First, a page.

Giants fight back but fall to Philadelphia
Cain gives up seven runs before San Francisco rallies
SAN FRANCISCO -- The Giants finally mustered the kind of support Matt Cain deserved. Unfortunately for Cain, he wasn't around to benefit from it Thursday night.After amassing just 12 runs in his previous five starts, the Giants scored seven, including five in a rousing sixth inning. The bullpen, which had squandered two three-run leads for Cain while allowing 11 runs in seven innings behind him, was responsible for only two runs in six innings this time. Relievers also teamed up to strike out reigning National League MVP Ryan Howard four consecutive times. But Cain couldn't enjoy any of this -- not after being charged with seven runs in three-plus innings, the shortest start of his brief but impressive career, in the Giants' 9-7 loss to the Phillies. Cain (1-2) led the NL with an opponents' batting average of .109 (12-for-110) and ranked third with a 1.54 ERA entering the game. Those numbers lost their glitter as he allowed four second-inning runs and vanished during Philadelphia's five-run fourth. The 22-year-old right-hander sensed nothing wrong as he approached his first pitch. "I felt good coming out of the bullpen, actually," Cain said, adding that he encountered no physical problems. "I got in the game and got behind a lot of guys. I got them into great hitting counts and they took advantage of it, big-time." Giants manager Bruce Bochy concurred. "You saw what happened," Bochy said. "He had good stuff. He just had trouble getting the ball where he wanted." Cain may have been due for a subpar performance after such sustained success. "The kid has been throwing so well," Bochy said, absolving Cain from blame. But Cain, whose ERA rose to 3.08, dismissed this kind of chatter. "It doesn't matter if things are going great or going bad. To have that outing altogether isn't good, to not give your team a chance early," he said. Cain's truncated effort had a definite effect. Because the bullpen had to work overtime, shortly after logging four innings Monday and 5 2/3 more Tuesday, Bochy said that the Giants likely will summon a reliever Friday from Triple-A Fresno as a temporary reinforcement. Possibilities include Pat Misch, Scott Munter and Billy Sadler. Among the game's more redeeming aspects from the Giants' perspective was that fewer folks than usual noticed it, since enough other stuff was happening to deflect attention. Across the Bay, the Golden State Warriors defeated the Dallas Mavericks to advance to the second round of the NBA playoffs. Sitting through rain and mist for much of the evening, the widely scattered paid crowd of 33,466 saved some of their loudest cheers for Warriors updates on the main scoreboard. The Giants made their biggest news of the day before the game, when they all but officially declared that Tim Lincecum, their top pitching prospect, would ascend from Triple-A Fresno in time to start Sunday's series finale against Philadelphia. Lincecum will replace Russ Ortiz, who went on the 15-day disabled list with an injured right elbow. It's conceivable that the reliever the Giants promote will make a quick U-turn to the Minors to accommodate Lincecum. The Giants' performance included some promising elements. Switching positions in the batting order as expected, No. 2 hitter Randy Winn continued his surge by going 3-for-5 with two doubles, two runs scored and an RBI. Omar Vizquel, who complained before the game about his inability to drive pitches, did just that while batting eighth with a bases-loaded, two-run double off Phillies starter Adam Eaton (3-2) that fueled the Giants' big sixth. Facing reliever Ryan Madson, Kevin Frandsen contributed a run-scoring groundout before Winn lined an RBI double off the right-field wall. Winn scored on Eliezer Alfonzo's triple, a sinking liner to center field that skipped past a diving Aaron Rowand. Walks to Ray Durham and Vizquel enabled the Giants to bring the potential go-ahead run to the plate with two outs in the seventh, but the magic had dissolved. "They fought hard to get back in it," Bochy said. "That's a great sign."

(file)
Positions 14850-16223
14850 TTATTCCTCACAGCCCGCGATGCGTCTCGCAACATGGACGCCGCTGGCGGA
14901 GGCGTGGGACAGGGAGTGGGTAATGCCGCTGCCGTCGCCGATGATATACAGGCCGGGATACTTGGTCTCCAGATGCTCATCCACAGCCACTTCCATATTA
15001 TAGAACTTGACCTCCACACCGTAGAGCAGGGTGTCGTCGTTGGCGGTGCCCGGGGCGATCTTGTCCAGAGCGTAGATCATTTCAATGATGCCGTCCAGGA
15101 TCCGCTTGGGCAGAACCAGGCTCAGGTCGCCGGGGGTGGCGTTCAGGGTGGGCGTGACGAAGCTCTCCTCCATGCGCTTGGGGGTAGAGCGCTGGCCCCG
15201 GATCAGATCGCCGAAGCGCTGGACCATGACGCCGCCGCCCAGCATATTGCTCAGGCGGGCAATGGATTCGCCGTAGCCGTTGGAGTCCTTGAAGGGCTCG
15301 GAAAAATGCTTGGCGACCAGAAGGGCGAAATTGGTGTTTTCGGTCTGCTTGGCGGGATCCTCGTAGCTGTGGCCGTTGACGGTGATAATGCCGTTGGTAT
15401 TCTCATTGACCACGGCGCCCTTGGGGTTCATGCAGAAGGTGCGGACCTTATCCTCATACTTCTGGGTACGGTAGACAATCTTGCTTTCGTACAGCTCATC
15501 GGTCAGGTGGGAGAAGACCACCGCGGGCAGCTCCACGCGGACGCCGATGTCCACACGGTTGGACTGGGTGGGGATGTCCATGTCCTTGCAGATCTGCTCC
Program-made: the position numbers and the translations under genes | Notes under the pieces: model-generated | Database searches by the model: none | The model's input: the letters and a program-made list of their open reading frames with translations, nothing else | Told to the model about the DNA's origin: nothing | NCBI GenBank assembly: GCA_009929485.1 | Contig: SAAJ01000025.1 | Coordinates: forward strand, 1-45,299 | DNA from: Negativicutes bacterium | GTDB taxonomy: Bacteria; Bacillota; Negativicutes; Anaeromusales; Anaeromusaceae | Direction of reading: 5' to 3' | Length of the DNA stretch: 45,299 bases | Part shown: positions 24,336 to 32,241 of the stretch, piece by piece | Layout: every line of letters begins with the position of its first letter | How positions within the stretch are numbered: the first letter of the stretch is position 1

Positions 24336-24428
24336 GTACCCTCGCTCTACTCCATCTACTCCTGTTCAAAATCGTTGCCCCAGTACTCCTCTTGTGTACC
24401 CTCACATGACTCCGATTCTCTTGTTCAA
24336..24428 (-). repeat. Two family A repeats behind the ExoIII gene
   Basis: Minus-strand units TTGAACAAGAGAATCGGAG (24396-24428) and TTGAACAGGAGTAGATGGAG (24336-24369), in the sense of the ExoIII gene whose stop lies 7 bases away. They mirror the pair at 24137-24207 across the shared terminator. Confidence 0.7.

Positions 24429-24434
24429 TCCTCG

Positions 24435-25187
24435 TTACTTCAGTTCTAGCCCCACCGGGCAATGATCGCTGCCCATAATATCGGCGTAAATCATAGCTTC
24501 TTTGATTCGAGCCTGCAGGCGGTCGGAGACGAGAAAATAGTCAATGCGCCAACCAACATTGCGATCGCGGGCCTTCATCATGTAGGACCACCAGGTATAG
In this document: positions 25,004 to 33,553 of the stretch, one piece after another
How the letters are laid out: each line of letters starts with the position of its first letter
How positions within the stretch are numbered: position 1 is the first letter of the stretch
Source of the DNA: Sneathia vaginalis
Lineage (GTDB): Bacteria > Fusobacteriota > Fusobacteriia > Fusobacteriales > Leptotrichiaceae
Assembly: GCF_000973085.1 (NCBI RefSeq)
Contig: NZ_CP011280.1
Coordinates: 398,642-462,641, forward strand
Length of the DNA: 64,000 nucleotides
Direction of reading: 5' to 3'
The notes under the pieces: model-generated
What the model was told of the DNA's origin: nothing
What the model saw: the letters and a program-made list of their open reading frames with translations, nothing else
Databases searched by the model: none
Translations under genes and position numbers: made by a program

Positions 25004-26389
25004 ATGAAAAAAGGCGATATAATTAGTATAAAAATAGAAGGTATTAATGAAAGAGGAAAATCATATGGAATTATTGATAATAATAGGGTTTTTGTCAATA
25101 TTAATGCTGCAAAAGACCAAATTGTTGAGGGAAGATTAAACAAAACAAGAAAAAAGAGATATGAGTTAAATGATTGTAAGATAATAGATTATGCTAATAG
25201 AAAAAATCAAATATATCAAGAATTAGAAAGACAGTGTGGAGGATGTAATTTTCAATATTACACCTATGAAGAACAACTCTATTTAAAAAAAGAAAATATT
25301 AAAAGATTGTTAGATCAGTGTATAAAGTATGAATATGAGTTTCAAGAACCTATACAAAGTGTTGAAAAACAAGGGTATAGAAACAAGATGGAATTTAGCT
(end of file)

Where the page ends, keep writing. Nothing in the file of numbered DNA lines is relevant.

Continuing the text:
Chris Haft is a reporter for MLB.com. This story was not subject to the approval of Major League Baseball or its clubs.